FENOMENAL & THE
TREASURE OF TUTANKAMEN
(1968)



Howdy folkses! Today's film moche du jour features three of our four core values here at Million Monkey Theater: it's a bad movie with bad acting and a bad plot. We'll supply the bad cats. It's part caper flick, part Eurospy thriller, part costumed superhero romp and pretty much all crap.

Fenomenal and the Treasure of Tutankamen is an Italian production set in sunny France, where the wine is dry, the cheese is soft and the snails are at best mistrustful. It features a cast of d-list Italians and smug American expats pretending to be French and British con men, police operatives and aristocrats. Tres internationale, non? It was brought to my attention by the celebrated Parisian dancer, cabaret artiste and amateur consulting detective La Tinque, who recalled it from her youth and thought perhaps it would suit our crappy movie needs. Which of course it does, tres admirablement.

Mlle. La Tinque has been assisting our very own P.I. Tizwin in his ongoing pursuit of former Intern Kelby and his unknown accomplice who stole MMT's corporate funds and swear jar money back in September. Kelby seems intent on openly taunting us these days, sending snarky emails and hastily-scrawled reviews whenever he stops anywhere long enough to get drunk or meet a few strippers, but the joke's on him now because we know it's his mystery accomplice who actually has the money.

La Tinque discovered that the accomplice, dubbed individual-1 by European authorities, had been hiding at a safehouse somewhere in Paris. Tizwin made his first contact with her on January 3rd near the Pyramide de Louvre where she had just done an interpretive mime based on Claude Debussy's "The Girl with the Flaxen Hair." Le Monde was effusive in its praise for her performance, claiming she'd "vibrantly and fearlessly reinvented French mime for the modern world."


As if that's a good thing.

Some of her revelations to Tizwin were downright explosive, and despite many unanswered questions I am finally feeling optimistic that this investigation may soon be drawing to a positive conclusion. Let's take a look at what M. Tizwin and Mlle. La Tinque discussed that night, shall we?







Ah, le jeune amour. It looks as though Tizwin's going to be in Paris for quite some time, no? Pretty shocking stuff from La Tinque, though. How about the thing with the accomplice being a cat? Boy-howdy we didn't see that one coming, did we? What do you think she meant by "follow the herbes le chats?" Google says that's crazy French talk for catnip!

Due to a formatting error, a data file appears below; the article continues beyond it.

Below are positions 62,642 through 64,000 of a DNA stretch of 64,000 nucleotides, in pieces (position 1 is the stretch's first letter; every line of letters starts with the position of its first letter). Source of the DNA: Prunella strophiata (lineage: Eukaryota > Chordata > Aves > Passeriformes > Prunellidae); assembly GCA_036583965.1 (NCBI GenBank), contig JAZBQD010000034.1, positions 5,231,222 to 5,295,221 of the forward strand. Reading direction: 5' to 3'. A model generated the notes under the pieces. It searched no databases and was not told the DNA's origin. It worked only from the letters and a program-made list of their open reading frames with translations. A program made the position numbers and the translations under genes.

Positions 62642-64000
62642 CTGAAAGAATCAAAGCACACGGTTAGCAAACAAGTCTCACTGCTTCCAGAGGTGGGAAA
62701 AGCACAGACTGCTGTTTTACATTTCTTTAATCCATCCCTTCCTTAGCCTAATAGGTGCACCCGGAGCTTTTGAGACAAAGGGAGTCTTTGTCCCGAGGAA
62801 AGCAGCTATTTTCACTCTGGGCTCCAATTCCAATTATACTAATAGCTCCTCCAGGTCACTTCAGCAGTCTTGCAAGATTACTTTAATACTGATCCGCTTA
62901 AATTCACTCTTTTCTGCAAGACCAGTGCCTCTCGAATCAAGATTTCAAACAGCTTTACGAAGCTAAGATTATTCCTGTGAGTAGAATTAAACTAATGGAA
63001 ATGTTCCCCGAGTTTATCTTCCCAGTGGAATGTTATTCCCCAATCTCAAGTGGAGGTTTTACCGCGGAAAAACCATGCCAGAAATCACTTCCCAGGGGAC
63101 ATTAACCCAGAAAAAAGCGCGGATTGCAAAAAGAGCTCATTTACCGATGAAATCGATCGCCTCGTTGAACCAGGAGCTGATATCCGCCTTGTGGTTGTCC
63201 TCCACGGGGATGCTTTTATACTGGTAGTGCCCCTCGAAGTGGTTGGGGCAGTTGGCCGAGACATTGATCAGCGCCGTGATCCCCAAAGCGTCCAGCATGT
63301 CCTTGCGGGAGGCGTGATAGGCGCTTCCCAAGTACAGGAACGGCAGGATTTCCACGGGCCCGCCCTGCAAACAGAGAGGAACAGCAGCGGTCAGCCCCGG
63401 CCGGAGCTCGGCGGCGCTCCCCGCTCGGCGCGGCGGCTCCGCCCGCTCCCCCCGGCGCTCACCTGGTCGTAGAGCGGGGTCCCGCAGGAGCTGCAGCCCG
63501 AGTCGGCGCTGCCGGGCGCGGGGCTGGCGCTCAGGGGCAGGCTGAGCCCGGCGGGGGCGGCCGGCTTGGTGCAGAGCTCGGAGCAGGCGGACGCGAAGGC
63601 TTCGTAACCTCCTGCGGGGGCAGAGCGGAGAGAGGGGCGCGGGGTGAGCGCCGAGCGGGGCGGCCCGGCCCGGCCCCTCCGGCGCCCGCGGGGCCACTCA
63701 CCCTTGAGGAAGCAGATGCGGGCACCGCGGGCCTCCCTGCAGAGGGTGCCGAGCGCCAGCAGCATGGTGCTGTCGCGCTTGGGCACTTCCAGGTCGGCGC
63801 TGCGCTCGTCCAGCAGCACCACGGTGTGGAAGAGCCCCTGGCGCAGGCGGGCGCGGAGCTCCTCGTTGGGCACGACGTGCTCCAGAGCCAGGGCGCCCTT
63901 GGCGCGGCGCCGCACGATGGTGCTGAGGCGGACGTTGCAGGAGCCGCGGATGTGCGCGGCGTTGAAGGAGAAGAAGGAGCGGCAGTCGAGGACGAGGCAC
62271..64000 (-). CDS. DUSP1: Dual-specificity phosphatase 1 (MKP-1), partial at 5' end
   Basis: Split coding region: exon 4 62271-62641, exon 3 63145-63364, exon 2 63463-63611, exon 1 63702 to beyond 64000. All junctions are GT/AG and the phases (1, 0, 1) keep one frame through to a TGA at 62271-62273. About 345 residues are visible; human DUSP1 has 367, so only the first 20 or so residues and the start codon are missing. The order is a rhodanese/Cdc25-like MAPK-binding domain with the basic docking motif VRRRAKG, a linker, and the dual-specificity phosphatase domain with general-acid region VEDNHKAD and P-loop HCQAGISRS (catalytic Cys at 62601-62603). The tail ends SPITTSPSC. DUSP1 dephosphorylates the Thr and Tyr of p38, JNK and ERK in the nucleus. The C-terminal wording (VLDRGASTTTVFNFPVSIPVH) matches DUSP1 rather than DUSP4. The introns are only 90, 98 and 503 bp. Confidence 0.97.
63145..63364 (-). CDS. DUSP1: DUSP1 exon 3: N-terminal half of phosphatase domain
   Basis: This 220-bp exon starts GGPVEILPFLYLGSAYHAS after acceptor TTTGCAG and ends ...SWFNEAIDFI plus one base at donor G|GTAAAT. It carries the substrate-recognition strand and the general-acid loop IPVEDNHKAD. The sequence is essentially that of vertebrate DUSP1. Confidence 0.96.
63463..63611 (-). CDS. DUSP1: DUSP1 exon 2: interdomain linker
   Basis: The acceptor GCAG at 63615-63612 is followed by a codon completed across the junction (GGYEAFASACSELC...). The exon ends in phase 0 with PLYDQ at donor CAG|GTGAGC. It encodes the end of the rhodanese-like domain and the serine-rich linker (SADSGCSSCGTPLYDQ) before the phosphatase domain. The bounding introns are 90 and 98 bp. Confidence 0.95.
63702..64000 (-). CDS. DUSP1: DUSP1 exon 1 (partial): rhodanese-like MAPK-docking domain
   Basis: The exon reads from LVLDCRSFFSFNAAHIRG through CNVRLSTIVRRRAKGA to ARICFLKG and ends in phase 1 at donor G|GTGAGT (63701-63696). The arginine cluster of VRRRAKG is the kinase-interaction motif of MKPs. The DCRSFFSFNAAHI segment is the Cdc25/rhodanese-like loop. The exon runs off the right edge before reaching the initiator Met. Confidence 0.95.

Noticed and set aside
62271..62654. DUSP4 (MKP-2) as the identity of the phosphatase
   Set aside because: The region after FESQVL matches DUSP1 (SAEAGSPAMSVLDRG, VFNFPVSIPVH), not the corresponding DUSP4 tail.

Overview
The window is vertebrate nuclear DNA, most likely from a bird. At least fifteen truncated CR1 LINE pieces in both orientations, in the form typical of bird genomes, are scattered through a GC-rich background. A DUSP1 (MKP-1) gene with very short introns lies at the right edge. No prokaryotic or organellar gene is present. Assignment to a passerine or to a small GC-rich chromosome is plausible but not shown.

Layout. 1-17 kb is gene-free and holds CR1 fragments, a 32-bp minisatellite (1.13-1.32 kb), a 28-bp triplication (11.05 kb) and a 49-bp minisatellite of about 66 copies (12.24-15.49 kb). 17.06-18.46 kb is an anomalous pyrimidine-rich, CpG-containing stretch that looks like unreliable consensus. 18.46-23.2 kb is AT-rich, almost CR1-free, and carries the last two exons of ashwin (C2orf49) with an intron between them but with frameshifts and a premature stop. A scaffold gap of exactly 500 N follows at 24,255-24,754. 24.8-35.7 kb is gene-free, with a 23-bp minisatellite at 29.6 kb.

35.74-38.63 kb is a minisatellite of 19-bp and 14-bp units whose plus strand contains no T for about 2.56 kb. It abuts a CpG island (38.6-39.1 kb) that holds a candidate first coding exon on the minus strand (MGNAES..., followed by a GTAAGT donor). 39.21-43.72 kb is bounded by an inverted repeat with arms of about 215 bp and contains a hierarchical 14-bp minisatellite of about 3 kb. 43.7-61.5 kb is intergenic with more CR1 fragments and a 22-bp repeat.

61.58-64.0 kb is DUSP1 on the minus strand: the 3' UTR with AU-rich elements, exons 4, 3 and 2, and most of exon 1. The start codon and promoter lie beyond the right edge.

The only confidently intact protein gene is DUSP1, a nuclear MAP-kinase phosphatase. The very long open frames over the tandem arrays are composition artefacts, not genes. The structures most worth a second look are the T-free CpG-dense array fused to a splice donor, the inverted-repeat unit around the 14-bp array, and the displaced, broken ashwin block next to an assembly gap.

Speaking of catnip, Intern Sparky, in his official capacity as CEO and President of Catnip Club for Cats has decided to immediately halt distribution of his top-selling brand, a genetically modified product known as "Meowie Zowie." As I mentioned in a previous review there had been some anecdotal reports of aberrant, violent and even criminal behavior amongst cats who'd used it which Sparky had initially been reticent to believe, but a report from the DEA changed his mind.


The evidence was overwhelming.

It's a massive financial hardship for him and the whole debacle has left him feeling anxious, depressed and more than a little guilty for promoting what turned out to be such a dangerous substance.


It's enough to make him cry in his tequila.

I wanted to do something to cheer him up so I asked him if he'd like to join me in watching Fenomenal and the Treasure of Tutankamen and maybe even help me write the review. He agreed on the condition that I supplied the booze.

"Hey everybody. Sparky here. Where's the tequila?"

"I thought maybe since the movie takes place in France we should have some absinthe instead."

"Absinthe? Like in Moulin Rouge? Sure, I can dig it. Speaking of Moulin Rouge did I ever tell you..."

"Are you gonna talk about when you got hammered in Melbourne and ended up face-mashing with Nicole Kidman again? Because I've already heard that story like three hundred times...which is about three hundred too many."

"She dug me."

"So I've heard."

"She said I was adorable."

"I'm sure she did."

"She had a tongue like a tuna steak."

"Okay, buddy...we're done now."

"Alright, fine. Start the movie and pour that absinthe. Shit ain't gonna drink itself."

Okay, here we go! Our movie opens on a run-down old smuggling boat where some gruff sailors are faced with a bit of a conundrum. They're supposed to be heading out to sea with their hold full of contraband, but for some reason they've doubled back and are heading for the very port from which they'd disembarked. It's as if the vessel has a mind of its own.


"Well blow me down!"

The captain and one of his men go back to check on the pilot and when they look down a portal they see him passed out down in the hold. Suddenly they look up to see...


Fenomenal!

That's our hero right there, people, dressed in black jeans and a black turtleneck with what looks like a black knit sock pulled over his head. It's like something a five year-old would come up with. It doesn't even have any eye-holes because Fenomenal apparently doesn't need to be able to see to know there's a crime happening.

He laughs painfully, like he has hernia but has to pretend there's nothing wrong because he has no health insurance and can't afford a doctor's visit, but despite this ailment he leaps down from the cabin roof and proceeds to kick some gruff smuggler ass.